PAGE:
Last summer I had a conversation about poverty with one of the men from the homeless shelter where I worked on Sunday nights. Clive had just moved out into a flat nearby, but he couldn’t afford electricity to cook, so he used to come back to the shelter for a hot meal. He was asking me what I did when I wasn’t working there, and so we ended up talking about religious life, and he asked what vows I would take. When I talked about taking a vow of poverty, he was not just completely nonplussed. He was actually offended.
He gestured at himself, clearly pissed off: ‘Why do you think this is good?’ I fudged something about simplicity of life reminding us that God is the most important thing, but it sounded crap to me. I wasn’t poor like he was; I wasn’t even doing a convincing impression of being poor. He couldn’t afford electricity to cook; I pressed one switch in our kitchen, and four lightbulbs came on.
I still don’t really know what it means to be poor, or what it means to choose to be poor. But I think if I bumped into Clive again today, I’d say something different.
The number one rule is that you don’t romanticise it. My volunteering work brings me face to face with poverty all the time. People living in poverty sit across the table from me, struggling, addicted, anxious, undernourished, depressed, overworked and angry. Poverty is not beautiful, it is not happy, and it is not well. Poverty makes you sick. It tears your relationships apart. It suffocates your aspirations.
The number two rule is that you don’t choose it. It’s fashionable now to upcycle, downsize, de-clutter, simplify, whittle down your clothes to a ‘capsule wardrobe’, but real poverty is not a lifestyle choice. Poverty is systemic, and all-encompassing and exhausting; it traps you, it traps your children, and it traps their children. Poverty is, by definition, something you don’t choose.
As a religious, I don’t have that kind of poverty. We’ve got limited personal cash, but we aren’t materially poor by a long stretch. In fact, in terms of food, shelter and heating, my lifestyle is wealthy, to the extent that I sometimes wish for a greater simplicity of life.
So in the face of these facts, what does it mean to take a vow of poverty? I don’t want to get so meta that I dodge the imperative of living a materially simple life in solidarity with people living in poverty. That matters and I want to reinforce it. But, at the same time, I know from people like Clive that my real poverty is not what I do choose, but what I don’t choose. Poverty is what I find limiting, stifling, systemic, what I’d most like to escape. My poverty is what I fight against, and what exhausts me.
Poverty often isn’t consciously experienced as such. It’s not that you don’t notice its effects, just that you don’t go round all the time thinking, ‘Woe is me, I am poor’. You just carry on taking each challenge as it comes: finding the money to pay the bill, looking at when the money comes out of your account for this or that, timing the payment, checking the price, putting something back on the shelf. For lots of the people I meet when I’m volunteering, it’s only when they sit down and talk about it that they realise how all-encompassing, unrelenting and exhausting it is. And it’s only when they sit down and talk about it that they realise –sometimes, anyway– how resourceful, courageous and resilient they are in the face of it.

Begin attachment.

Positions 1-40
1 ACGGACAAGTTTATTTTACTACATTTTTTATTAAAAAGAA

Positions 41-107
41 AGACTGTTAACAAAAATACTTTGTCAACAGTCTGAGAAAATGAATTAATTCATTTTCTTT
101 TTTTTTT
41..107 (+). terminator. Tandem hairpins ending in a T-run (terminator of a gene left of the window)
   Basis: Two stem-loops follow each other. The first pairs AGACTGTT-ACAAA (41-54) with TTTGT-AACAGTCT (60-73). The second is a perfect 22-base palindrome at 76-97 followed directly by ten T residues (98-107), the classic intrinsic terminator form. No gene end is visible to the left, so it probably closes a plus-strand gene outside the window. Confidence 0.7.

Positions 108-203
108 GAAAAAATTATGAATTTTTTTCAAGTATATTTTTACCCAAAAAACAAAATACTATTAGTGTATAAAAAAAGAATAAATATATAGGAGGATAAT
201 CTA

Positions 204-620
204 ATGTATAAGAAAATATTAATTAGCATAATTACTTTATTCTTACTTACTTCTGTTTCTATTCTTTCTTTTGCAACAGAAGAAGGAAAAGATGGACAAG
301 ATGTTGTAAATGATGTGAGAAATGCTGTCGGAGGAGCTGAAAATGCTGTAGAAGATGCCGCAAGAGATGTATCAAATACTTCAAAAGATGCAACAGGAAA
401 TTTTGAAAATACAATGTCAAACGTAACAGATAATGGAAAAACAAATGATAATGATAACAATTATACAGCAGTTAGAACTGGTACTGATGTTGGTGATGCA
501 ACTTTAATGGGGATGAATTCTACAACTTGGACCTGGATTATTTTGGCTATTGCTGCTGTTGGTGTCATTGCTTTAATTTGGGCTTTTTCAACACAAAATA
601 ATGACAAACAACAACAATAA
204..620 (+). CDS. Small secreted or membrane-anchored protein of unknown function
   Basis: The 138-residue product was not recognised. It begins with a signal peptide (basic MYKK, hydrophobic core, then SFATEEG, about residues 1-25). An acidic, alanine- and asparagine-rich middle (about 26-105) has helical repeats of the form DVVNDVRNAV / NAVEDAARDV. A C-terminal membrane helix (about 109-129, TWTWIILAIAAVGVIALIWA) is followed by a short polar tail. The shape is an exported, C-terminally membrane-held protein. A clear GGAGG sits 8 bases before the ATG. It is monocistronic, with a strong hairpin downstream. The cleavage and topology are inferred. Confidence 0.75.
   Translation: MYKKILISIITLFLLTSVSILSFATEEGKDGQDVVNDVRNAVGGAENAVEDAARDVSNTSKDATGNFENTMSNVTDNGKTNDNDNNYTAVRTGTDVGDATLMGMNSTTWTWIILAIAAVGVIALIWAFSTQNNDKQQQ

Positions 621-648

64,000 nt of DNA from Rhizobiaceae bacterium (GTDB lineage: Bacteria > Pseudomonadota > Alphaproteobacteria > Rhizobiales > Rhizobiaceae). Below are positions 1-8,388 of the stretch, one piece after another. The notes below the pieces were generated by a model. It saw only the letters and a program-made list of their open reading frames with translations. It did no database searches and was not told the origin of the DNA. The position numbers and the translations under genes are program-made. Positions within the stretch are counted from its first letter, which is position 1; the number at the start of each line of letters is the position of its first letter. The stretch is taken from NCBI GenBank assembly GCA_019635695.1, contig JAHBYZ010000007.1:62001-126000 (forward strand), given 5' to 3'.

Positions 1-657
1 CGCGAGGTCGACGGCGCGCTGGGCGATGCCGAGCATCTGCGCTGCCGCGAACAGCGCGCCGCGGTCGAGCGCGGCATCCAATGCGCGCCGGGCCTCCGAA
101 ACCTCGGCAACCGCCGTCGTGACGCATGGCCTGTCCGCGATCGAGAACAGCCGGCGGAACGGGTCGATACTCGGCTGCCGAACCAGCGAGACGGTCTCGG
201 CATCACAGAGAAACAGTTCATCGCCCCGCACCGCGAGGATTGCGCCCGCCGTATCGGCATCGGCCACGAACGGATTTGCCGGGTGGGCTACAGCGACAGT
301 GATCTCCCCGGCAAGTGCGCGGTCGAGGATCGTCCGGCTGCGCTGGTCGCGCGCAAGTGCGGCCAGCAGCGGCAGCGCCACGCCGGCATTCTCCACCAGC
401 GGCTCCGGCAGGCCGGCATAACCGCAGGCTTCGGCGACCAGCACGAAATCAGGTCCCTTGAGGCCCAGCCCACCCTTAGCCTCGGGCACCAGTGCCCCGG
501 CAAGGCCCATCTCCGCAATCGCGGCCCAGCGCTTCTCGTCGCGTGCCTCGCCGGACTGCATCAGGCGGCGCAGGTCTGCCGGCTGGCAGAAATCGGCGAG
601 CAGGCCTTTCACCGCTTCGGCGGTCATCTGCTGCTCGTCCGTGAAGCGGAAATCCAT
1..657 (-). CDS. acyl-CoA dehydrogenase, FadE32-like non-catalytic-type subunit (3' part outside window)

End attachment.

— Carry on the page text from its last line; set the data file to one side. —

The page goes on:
I don’t face anything like their challenges. But I do face my own poverties – struggles I haven’t chosen, limitations I don’t want, constant effort that is pretty draining. Most of the time, I don’t think about this as ‘poverty’: it’s just daily life. It’s only occasionally that I realise the constant effort, and how tired I can get. But it’s also in those moments that I realise that, most of the time, I manage to be generous in the face of poverty. Most of the time, I don’t let myself get to a place of passivity and defeatism where I’m thinking, this is it. I have nothing left to give. Take it or leave it. Instead, I respond by trying to overcome the difficulty, by trying be creative, by trying to be generous, or patient, or courageous, or kind, or whatever it takes.
At the weekend, I picked up a book about St Francis of Assisi, that man who was so in love with poverty. I found myself thinking about Clive, and his question: ‘Why do you think this is good?’ As I read about his desire for poverty, I found myself in tears. One line stood out: ‘For Francis, poverty was freedom to grow in the Christ-life, and he was growing by leaps and bounds.’
To choose poverty means to choose to be generous in the face of limitations, difficulties, humiliations and exhaustion that you have not chosen. To choose poverty means not to turn in on yourself in those situations, but to accept and even embrace them, as far as you can, as an opportunity to ‘grow in the Christ-life’. Sometimes I feel I have nothing left to give but, day by day, I keep on managing to give. Sometimes I feel I have run out of my natural patience, or that I have exhausted my reserves of kindness, and so I tell God I have nothing left, and he has to help. Clive was right. Poverty doesn’t feel good. It can feel tiring, all-encompassing, unrelenting. But poverty –allowing myself to experience the place where I have nothing left– gives me the freedom to grow in the Christ-life of generosity, of self-gift, and of grace. And sometimes, when I find time to sit down and write about it, I can see that I am growing by leaps and bounds.
Photo credit: Luis Felipe Salas on Flickr